Also, there not a huge range to navigate between “fine” and “too coarse”, which is disappointing. It’s as if you’re going from “fine” to big chunks in no time. Personally, I like to brew pour over at the 800-900 micron range, and this sweet spot is rather challenging to find with the Bistro.
I was surprised by the poour quality of coarse grounds, since Bodum is famous for its French presses.
One would have thought that their grinders would be good precisely for coarse grounds.
As you can see from the picture above the coarse setting is quite inconsistent. Brewing with this grind size will result in some particles being extremely underextracted.
Bodum claims that the grinder can grind fine enough for espresso, but obviously it’s not ideal for this brewing method. Yes, you can probably use it with a pressurized portafilter but that’s it. This isn’t an espresso grinder.
At the pour over range (as shown on the adjustment ring), the grounds look pretty consistent at first, but after brewing you realize that there are lot of “fines” aka dusty particles in the grind.
Of course, this affects the flavor which is a bit harsh, while lacking significant sweetness. With immersion brewing such as French press and Aeropress this is less apparent, but it becomes clear when brewing pour over coffee.
You’ll often be forced to brew on the coarser side when making drip coffee, since fines tend to create harsh flavors. I have been getting around this problem by brewing at a coarse setting with a stronger brew ratio.
In Consumer Reports big grinder comparison, the Bodum Bistro is currently the top ranking model. It even beats a model such as the Baratza Encore, which has been praised as the golden standard for ages. In the comparison, the Bistro is specifically singled out as a grinder, which excels when it comes to grinding coarse, which is a bit of a surprise to me, given the results in my testing.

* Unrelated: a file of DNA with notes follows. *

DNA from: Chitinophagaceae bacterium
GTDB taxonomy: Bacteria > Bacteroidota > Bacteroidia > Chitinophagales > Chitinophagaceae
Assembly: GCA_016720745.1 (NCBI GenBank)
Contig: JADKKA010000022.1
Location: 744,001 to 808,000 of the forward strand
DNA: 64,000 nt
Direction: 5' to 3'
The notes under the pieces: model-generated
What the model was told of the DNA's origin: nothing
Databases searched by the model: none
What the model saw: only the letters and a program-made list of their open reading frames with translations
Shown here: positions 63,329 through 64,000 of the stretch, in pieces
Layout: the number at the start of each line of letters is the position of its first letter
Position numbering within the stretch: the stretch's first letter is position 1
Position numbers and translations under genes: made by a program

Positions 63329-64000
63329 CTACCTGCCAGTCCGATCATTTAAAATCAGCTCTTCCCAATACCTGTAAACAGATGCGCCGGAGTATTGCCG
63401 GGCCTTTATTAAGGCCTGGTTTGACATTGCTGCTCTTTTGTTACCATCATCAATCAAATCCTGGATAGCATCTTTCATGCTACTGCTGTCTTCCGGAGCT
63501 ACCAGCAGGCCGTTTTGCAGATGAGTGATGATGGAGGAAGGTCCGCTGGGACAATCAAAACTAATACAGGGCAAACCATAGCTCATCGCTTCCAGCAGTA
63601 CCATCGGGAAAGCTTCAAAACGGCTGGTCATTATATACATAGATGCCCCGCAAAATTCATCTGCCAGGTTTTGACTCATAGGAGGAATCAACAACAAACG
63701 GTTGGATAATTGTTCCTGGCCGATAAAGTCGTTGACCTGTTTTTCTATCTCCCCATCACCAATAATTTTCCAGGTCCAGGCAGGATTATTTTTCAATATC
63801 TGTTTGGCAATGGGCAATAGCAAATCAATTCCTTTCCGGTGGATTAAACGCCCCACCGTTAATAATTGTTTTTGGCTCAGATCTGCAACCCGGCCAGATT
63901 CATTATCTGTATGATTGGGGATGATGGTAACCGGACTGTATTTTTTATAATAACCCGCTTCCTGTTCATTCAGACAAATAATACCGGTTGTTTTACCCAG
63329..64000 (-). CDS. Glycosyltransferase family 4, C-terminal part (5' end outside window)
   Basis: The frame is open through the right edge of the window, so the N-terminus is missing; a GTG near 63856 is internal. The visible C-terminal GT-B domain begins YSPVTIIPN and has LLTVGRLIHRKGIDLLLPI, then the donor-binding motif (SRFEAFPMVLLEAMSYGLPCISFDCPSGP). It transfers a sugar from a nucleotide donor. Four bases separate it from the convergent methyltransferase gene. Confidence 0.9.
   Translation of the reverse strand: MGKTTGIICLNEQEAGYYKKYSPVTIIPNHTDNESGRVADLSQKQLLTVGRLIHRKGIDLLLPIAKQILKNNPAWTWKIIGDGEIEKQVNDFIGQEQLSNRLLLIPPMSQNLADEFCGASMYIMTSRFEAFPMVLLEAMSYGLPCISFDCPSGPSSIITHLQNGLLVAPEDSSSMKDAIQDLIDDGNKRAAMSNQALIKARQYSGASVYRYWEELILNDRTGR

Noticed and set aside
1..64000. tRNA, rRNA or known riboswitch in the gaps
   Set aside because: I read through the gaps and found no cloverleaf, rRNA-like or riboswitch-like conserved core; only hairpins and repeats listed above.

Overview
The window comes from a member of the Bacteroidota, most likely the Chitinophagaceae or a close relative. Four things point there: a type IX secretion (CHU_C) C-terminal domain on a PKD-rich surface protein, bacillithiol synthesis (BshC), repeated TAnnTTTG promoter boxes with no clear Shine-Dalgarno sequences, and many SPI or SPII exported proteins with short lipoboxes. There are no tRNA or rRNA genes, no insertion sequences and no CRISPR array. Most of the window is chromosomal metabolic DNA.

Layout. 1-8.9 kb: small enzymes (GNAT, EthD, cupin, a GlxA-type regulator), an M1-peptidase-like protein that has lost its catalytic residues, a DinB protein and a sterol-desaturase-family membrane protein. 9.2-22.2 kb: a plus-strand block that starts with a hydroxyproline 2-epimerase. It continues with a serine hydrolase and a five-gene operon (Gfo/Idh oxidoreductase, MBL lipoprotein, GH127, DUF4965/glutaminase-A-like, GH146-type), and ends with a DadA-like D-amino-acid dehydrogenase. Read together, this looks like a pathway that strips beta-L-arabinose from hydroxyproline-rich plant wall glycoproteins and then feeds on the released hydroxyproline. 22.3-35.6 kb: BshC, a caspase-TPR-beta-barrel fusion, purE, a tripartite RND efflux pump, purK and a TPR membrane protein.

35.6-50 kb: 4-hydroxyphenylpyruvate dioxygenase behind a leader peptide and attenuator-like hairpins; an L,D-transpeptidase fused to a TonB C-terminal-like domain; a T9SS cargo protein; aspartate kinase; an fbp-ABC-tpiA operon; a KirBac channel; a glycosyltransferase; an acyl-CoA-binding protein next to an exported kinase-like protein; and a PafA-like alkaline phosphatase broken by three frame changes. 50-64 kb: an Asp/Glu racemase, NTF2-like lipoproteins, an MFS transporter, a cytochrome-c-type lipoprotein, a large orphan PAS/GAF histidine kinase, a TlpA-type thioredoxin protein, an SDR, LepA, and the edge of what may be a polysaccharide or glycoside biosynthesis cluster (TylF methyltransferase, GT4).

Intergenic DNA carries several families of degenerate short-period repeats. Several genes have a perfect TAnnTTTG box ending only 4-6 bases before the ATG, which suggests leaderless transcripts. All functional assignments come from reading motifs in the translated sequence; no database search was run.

Who is it for?
The Bodum Bistro is not a bad grinder. The design is interesting and I guess some people will like it enough to choose the grinder over for example the Baratza Encore.
You can make decent enough coffee with the grinder as well. It will require a bit of experimentation with grind size and brew ratio, however.
Overall, regular coffee drinkers (people who add milk and sugar and enjoy medium to darks roasts) will probably be pretty satisfied with the flavor. However, real coffee snobs who buy specialty coffee with interesting flavor notes will not be entirely happy with this grinder.
At finer settings you will get some harshness in the cup, and muddled flavors, making it difficult to discern particular flavor notes.
At coarser settings you battle with underextraction due to the high proportion of boulders, and as a result you will have to brew at ratio such as 1:14 to compensate for the unevenness.
In my opinion, you’d be better off with a Baratza Encore, which does offer a bit more flavor clarity.
However, if you value cleanliness and a lack of static above everything else, this grinder is fantastic.
Hello, and welcome! I'm the editor & founder of this site. I have been a coffee geek since I started home roasting more than a decade ago. Since then, coffee has taken me on countless adventures: From ancient coffee ceremonies in Ethiopia to the volcanos of Sumatra. My background is in journalism, and today I'm also a licensed Q Grader under the Coffee Quality Institute.